If we were birdwatchers in a New Zealand forest and we saw an animal flying from afar, we would hope to have stumbled upon a kakapo specimen. It would be enough to take a zoomed-in photograph to immediately notice that it was instead a short-tailed bat and that our eyes had betrayed us.
Artwork courtesy of Giorgia Malatesta and Lorenzo De Carlo
The differences that appear immediate and evident if we compare a photo of a bat to that of a parrot, inevitably fade away if we begin reading their genome, which will come across as a long sequence of DNA bases, unintelligible to a naked and untrained eye. Thanks to bioinformatics and big data analysis, today it is easier and within everyone’s reach to catch even the smallest differences in genomes. What is often more difficult is to interpret the meaning of these variations.
Genes frequently duplicate themselves due to replication and crossing-over errors or other reasons, and identifying the differences that may arise after duplication is a challenge that, like birdwatching, requires specific recognition systems, which do not reside in a camera or binoculars, but rather in a PC and a lab.
The neofunctionalization process is a phenomenon at the basis of evolution, and according to many, a final outcome of a gene duplication in the absence of pseudogenization. The differences that arise thanks to divergence between two duplicated genes often reveal key mutations that makes them indispensable for the new function of the gene itself. A key mutation in the right place can cause a domino effect on mutations that accelerates the neofunctionalization process. Likewise, a newly functionalized gene in the right place can cause a second cascade of adaptations of other genes that are recruited in the newly acquired function.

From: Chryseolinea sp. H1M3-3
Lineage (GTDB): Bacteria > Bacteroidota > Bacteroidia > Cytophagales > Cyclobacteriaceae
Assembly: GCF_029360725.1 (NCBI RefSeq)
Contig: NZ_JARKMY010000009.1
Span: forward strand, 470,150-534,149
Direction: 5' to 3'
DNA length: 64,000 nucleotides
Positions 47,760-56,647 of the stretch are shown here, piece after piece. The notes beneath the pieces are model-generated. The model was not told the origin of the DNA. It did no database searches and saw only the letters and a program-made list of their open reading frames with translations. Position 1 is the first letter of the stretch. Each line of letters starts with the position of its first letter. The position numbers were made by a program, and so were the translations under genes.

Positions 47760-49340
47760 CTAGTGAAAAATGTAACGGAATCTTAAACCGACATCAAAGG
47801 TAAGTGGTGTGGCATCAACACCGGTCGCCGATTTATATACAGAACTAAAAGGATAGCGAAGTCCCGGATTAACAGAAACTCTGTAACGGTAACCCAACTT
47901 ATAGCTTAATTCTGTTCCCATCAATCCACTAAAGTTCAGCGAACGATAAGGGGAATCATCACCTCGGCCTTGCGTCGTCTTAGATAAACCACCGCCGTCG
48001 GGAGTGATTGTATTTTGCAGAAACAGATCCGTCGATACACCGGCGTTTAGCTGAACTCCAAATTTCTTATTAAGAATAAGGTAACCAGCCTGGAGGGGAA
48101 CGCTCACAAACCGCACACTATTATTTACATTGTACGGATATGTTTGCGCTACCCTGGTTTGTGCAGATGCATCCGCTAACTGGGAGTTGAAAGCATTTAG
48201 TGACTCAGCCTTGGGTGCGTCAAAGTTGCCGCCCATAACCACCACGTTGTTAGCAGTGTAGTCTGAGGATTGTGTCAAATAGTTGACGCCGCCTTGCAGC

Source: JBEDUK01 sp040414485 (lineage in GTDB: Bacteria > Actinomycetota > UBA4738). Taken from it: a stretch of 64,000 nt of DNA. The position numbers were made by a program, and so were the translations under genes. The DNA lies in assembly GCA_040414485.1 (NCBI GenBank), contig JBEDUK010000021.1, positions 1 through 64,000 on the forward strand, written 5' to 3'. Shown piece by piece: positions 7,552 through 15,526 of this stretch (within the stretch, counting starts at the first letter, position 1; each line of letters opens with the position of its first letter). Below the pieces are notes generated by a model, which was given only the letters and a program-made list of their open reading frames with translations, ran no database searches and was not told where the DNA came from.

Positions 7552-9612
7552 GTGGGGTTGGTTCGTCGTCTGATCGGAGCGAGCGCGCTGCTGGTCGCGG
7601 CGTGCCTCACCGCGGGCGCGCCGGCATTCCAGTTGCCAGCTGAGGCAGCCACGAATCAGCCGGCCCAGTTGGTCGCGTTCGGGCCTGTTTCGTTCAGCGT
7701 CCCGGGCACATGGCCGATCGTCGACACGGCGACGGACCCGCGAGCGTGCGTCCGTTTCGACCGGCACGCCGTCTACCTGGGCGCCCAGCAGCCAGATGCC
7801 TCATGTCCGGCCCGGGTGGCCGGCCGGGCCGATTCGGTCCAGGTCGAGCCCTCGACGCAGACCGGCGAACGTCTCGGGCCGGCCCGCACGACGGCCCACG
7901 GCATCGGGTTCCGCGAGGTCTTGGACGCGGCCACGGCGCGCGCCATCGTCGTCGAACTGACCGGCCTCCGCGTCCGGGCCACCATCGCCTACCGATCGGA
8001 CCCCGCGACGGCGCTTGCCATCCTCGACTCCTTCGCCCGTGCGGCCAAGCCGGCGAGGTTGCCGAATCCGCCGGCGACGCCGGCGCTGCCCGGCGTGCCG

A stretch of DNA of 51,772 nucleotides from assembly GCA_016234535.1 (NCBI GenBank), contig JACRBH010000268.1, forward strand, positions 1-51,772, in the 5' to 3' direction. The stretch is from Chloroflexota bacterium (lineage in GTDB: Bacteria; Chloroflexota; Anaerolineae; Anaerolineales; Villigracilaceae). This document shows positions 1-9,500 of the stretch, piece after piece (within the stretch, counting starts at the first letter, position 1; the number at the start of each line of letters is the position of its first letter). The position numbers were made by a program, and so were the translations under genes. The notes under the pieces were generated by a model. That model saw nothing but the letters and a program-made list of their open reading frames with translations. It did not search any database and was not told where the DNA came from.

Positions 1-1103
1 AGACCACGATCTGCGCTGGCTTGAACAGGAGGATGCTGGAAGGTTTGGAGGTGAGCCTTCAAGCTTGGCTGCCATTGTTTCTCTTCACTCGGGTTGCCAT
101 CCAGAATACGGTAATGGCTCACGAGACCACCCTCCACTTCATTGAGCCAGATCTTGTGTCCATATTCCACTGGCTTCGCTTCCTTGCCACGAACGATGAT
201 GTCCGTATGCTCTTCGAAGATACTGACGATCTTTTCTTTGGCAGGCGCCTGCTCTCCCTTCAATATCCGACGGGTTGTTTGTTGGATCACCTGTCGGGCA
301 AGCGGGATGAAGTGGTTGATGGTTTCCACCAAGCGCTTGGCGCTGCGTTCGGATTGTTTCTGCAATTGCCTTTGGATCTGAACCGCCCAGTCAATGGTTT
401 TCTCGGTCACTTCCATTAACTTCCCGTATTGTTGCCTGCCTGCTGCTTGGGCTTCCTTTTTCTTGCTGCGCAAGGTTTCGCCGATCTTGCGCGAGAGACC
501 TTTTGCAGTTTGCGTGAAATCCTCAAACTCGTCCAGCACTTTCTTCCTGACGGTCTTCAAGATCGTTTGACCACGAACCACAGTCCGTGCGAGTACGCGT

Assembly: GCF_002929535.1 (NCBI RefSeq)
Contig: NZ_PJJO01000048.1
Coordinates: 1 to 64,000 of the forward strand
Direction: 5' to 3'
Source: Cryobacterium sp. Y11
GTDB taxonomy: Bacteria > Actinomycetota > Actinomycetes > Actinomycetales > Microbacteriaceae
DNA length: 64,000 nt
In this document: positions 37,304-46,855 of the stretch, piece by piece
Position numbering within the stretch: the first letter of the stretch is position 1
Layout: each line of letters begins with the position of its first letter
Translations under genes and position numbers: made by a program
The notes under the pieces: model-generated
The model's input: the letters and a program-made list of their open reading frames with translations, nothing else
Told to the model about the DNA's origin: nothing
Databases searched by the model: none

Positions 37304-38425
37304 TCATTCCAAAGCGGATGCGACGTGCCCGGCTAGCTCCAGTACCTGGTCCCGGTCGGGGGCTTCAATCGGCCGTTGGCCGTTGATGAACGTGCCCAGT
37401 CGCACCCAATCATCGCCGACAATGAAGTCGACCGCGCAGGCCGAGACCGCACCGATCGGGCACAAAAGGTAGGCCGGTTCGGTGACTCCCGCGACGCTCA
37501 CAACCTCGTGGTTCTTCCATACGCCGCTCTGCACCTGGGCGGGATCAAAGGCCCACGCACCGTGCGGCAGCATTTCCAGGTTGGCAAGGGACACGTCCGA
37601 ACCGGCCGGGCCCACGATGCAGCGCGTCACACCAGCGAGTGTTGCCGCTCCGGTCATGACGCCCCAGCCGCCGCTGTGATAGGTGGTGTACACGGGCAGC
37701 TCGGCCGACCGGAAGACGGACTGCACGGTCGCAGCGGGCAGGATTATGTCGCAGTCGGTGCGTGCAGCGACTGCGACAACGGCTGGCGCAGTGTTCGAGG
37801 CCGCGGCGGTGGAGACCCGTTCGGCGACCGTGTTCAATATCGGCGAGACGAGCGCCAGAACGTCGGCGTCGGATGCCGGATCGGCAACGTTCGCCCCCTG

A bioinformatic analysis has allowed us to understand that the duplication of the CBS gene with the subsequent neofunctionalization and origin of CL took place in conjunction with the separation between mammals and sauropsids (reptiles and birds). Obviously, we are not able to place this event on the side of the causes or on that of the consequences of speciation, but we can imagine that it is likely to be of significant importance in the metabolism of such a precious element as sulfur.
The CL pathway to taurine biosynthesis and its origin in vertebrates evolution.
Thanks to this neofunctionalization, sauropsids are able to recycle the reduced sulfur of cysteine without oxidizing it to form taurine, an aminosulfonate required for embryonic development inside the egg. Thanks to CL reaction, the taurine sulfonic group is inserted through replacement of a thiol group by sulfite with release of foul-smelling hydrogen sulfide. This new catalytic function promoted the adaptation of CSAD, another enzyme of taurine biosynthesis, generating a rare case of alternative metabolic pathway between sauropsids and mammals.
Obviously, we cannot know if the birth of this 300-million-year-old biosynthetic pathway was an embryo's strategy to adapt to the different environment inside the reptilian egg or just a way to make its smell more unpleasant. On the other hand, if we were to find a kakapo now, we would not only know that it produces taurine in a different way from the bat, but that we should look for it on the ground since it is the only flightless parrot, no matter what happens...
Small-scale fictional reconstruction of a prehistoric nest. Photo courtesy of Arturo Delle Donne.
I am very grateful to Riccardo Percudani and Federico Cornetto for their contributions to this post.